100% Nebbiolo [neh-bee-oh-low]
- La Spinetta was founded in 1977 by Giuseppe and Lidia Rivetti. They’re big on the idea that the best wines are made in the vineyard, rather than in the winery, and take as minimal of a interventionist approach as possible toward all their wines.
- Each bottle of La Spinetta bears a pencil drawing of a rhino, and there’s a very good reason for that! Historically, the rhinoceros has always been the traditional animal of choice for vineyard workers to transport baskets of grapes back to the winery from vineyards in the Piedmont region of Italy. Actually that’s a lie, I just checking if you were paying attention, but I can only imagine how AWESOME vineyard-rhino’s would be for winery tourism!
There’s actually no real reason for the rhino on the label, as La Spinetta will tell you on their website. The pencil drawing by German artist Albrecht Dürer records the arrival of an Indian rhinoceros in Lisbon, Portugal in 1515. It was the first animal of its kind to be seen in Europe.
- La Spinetta was the first winery in Italy to ever make a single vineyard Moscato, in 1978.
- The name of the Nebbiolo grape is believed to stem from the Italian word nebbia, meaning fog. Supposedly fog usually sets into the region during grape harvest.
- This particular wine is a fairly new addition to the La Spinetta lineup, with the first vintage being 2004.
- All La Spinetta’s grapes are hand-harvested.
Piedmont (Piemonte in Italian) is at the top-left part of the boot, and sits just below the Alps and Apennine mountains. The word Piedmont literally translated means “at the foot of the mountain”, which is funny because La Spinetta means “at the top of the hill”.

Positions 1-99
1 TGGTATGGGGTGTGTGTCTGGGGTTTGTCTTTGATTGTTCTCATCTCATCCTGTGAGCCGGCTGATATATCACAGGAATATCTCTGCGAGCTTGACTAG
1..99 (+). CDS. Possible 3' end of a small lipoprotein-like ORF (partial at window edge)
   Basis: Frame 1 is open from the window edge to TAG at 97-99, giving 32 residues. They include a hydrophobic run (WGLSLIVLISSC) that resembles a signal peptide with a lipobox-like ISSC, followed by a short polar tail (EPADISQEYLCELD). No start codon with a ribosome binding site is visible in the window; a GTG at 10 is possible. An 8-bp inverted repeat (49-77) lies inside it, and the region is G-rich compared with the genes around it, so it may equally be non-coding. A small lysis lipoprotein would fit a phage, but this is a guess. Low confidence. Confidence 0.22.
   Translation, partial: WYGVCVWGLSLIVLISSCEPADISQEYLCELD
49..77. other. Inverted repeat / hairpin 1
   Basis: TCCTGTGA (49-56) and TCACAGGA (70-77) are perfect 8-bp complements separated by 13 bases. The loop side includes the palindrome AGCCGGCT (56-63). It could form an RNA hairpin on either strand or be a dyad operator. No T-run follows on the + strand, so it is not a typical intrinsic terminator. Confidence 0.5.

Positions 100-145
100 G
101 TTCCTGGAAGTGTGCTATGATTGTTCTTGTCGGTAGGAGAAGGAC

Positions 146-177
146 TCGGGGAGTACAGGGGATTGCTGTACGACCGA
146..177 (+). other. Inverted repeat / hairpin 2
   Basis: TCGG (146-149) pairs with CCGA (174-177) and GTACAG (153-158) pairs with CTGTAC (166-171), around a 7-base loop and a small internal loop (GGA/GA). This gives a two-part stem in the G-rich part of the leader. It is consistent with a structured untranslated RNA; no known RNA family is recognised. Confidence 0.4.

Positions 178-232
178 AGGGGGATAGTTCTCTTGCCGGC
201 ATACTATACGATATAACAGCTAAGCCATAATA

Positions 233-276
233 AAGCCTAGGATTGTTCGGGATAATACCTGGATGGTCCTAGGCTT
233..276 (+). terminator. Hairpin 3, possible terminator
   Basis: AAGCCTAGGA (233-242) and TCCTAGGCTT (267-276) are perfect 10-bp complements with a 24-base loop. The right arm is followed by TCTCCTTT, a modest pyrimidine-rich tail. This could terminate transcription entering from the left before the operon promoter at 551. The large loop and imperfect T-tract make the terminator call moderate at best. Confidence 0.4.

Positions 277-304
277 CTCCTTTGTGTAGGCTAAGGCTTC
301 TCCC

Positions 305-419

75% of La Spinetta’s vineyards are biodynamic, meaning that not only do they not use any chemicals on their grapes, but they also must adhere to certain “rituals” including, but not limited to; ground quartz being encased in cow horns and then buried in the soil during the summer months, and harvesting according to lunar cycles. It’s pretty crazy stuff, and there’s a big divide in the wine community as to whether it actually works or is just a bunch of voodoo. Me? Well, I think it’s pretty cool…
- Piedmont ranks around 6th place in terms of total wine production in Italy.
Most of the vines at La Spinetta are between 35-65 years old.
La Spinetta produces 650,000 bottles per year (450,000 from vineyards in Piedmont and 200,000 from vineyards in Tuscany). 75% of their production is exported, 45% of which happily comes to the U.S.
I find the light color of Nebbiolo to always initially deceive people into thinking they’re going to yield a body that matches. For the most part, they do not!
Bold but remaining elegant, the dried herbs and cherries are immediately apparent (at least on the palate). The nose is still fairly muted. The dark fruit is all dried, also with cola, bitter chocolate, tar and forest floor. Finishes dry and long. I recommend another 5 years+ in the bottle.
Personally, I’m more than happy to drink this wine by itself, but I can understandably see why most people would need food in order to appreciate a wine in this style. For that reason I suggest olives, red meats, truffles, hard cheeses, hearty casseroles, game, and
$30, imported by Indigenous Selections